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Narrow Banking: A Proposal to Avoid the Next Taxpayer Bailout of the Financial System

di - 12 Ottobre 2009
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Objections to the Narrow Banking Proposal
Numerous writers have put forth objections to the narrow banking proposal. Critics argue that the credit to the economy would shrink and be therefore more costly, and that rather than eliminating systemic risks, embedded in the scheme is a potential systemic instability. In simple terms the problem arises because the ability of narrow banks to create money would be constrained (though as noted, this depends upon whether bank deposits are backed by government debt or central bank liabilities). The finance houses, in order to extend an equal amount of credit as a conventional bank, would need to attract more customers’ funds by a higher remuneration than that paid by a conventional bank on insured deposits. Finance houses could create financial assets that are close substitutes for money, but the important point is that they would not have deposit insurance.

If we counterbalance safe deposits at the narrow bank to less protected financial instruments at the finance house, letting the finance house fail would raise concerns when its situation deteriorates, possibly causing a flight to safety into the narrow bank. The deposit/other credit instruments ratio would increase abruptly (a concern strongly signaled in the past by Friedman). A key-goal of the narrow bank concept – to shrink the scope of the taxpayer safety net – would be defeated, if the government were “obliged”, because of systemic preoccupations, to open the discount window to stabilize the outflow from the finance house .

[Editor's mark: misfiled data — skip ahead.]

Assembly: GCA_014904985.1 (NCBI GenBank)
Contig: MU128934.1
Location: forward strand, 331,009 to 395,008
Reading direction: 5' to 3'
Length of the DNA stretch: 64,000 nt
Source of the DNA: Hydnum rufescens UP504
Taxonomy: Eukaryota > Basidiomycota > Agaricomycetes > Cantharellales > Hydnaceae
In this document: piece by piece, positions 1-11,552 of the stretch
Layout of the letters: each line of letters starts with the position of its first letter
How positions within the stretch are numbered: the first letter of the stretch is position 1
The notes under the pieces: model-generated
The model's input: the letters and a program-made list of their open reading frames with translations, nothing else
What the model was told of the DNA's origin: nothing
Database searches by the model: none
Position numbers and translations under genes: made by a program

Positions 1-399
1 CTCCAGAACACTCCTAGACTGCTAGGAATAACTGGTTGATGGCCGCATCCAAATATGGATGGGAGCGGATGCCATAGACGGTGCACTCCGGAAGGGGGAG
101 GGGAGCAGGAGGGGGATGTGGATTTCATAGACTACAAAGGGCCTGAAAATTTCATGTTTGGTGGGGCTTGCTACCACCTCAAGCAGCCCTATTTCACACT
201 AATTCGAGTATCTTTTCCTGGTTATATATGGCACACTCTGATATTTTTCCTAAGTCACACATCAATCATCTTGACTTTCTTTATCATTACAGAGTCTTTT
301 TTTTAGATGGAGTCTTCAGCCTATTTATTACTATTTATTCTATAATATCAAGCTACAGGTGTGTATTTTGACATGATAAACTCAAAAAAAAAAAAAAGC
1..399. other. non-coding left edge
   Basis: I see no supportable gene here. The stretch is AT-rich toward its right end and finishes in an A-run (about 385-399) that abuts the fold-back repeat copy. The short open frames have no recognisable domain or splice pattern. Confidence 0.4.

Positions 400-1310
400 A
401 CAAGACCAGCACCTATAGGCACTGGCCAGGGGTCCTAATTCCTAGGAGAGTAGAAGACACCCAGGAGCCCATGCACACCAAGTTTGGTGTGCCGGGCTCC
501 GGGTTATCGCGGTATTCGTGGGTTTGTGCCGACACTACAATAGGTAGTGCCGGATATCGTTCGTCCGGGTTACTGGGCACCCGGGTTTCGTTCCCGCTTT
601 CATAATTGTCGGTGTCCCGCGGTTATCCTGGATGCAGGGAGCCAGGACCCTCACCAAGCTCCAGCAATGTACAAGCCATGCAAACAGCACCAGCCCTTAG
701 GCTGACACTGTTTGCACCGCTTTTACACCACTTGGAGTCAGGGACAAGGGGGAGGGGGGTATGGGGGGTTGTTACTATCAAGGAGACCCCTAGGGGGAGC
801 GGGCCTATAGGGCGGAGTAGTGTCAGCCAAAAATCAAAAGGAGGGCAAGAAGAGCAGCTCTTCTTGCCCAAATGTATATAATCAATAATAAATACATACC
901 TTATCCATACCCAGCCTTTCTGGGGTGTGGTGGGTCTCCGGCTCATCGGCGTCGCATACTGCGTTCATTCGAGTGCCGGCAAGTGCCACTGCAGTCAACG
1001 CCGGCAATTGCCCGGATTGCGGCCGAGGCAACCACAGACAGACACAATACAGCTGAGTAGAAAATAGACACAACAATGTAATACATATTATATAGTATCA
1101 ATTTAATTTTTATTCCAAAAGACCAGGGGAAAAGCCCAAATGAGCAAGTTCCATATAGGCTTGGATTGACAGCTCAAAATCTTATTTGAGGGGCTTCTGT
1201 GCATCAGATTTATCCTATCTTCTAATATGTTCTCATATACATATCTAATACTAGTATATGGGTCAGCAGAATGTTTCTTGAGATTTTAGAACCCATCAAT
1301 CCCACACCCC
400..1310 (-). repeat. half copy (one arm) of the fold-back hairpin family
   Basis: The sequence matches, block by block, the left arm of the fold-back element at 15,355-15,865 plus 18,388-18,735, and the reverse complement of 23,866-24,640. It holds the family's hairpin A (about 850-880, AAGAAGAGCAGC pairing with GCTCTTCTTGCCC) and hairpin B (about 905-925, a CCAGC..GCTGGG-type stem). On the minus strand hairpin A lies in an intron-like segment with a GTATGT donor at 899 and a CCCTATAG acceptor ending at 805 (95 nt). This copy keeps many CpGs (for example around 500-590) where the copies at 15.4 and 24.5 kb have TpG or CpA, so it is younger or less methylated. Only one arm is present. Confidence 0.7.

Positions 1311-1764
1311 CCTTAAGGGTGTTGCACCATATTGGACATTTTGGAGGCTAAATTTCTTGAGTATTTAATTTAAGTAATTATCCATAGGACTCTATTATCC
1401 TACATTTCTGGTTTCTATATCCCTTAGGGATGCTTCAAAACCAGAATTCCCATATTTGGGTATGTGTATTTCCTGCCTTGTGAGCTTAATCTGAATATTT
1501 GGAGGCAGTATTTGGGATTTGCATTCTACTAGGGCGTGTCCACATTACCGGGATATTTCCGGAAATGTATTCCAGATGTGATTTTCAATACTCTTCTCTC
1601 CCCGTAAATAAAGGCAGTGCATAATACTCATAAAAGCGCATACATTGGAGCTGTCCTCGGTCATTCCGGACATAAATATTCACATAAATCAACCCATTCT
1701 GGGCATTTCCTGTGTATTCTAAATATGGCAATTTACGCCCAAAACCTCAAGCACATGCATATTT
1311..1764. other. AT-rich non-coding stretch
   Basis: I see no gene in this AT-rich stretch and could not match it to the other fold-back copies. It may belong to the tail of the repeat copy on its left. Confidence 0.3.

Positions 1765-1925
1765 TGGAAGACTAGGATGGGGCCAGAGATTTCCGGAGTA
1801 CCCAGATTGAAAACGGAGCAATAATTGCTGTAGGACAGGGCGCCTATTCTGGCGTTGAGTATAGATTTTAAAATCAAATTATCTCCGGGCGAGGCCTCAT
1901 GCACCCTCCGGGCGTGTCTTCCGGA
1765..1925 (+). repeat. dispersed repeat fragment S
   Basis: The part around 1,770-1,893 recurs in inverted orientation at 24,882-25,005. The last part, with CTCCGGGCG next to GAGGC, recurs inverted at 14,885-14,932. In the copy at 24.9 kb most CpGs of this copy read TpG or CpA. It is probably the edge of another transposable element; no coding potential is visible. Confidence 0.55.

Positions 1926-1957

More importantly, we are accustomed to associate systemic risk with the typical commercial bank structure: not by chance, the US federal safety net, or similar institutional arrangements in other countries, was restricted to that structure, in the belief that other, riskier financial activities could well deal with their problems, while the government intervention was mostly confined to the conduct-of-business/transparency supervision, enacted by a separate authority

Conclusion
Reform of the financial system is once again on the agenda for international bodies and national legislators and regulators as well. Bankers are rightly concerned that a return to New Deal-style regulation, while solving some immediate problems, may adversely affect banking operations in the long run. At the same time, the public is concerned about the safety and security of their money and their savings. While regulation of narrow banks could be reduced, it would not mean the end of all financial system regulation, because regulation of lending or transaction-oriented institutions should continue. However, if the only insured deposits are in narrow banks, then the potential costs to the public purse would be greatly reduced. Though deposit insurance is redundant for narrow banks, it could be maintained with reduced premiums.

Should government policy attempt to maintain the current role of banks in offering deposit and lending functions with federal deposit insurance or begin the evolution toward a financial system that separates the respective banking functions? A narrow banking system would not only protect depositors and forestall future bailouts, but also create a way for bankers to compete in other areas without being hindered by too intrusive regulatory burdens.

References
Fisher I., 100 per cent Money, Adelphi, 1935
Friedman M., A Program for Monetary Stability, in Kendall L.T., Ketchum M.D. (eds), Readings in Financial Institutions, Houghton Mifflin, 1965 (Friedman’s Program was first published in 1959)
Litan R.E.,What Should Banks Do?, The Brookings Institution, 1987
Phillips R.J., Narrow Banking Reconsidered, Levy Institute Public Policy Brief, no. 18/1995
Tobin J., The Case for Preserving Regulatory Distinction, in Restructuring the Financial System, Federal Reserve Bank of Kansas City, 1987

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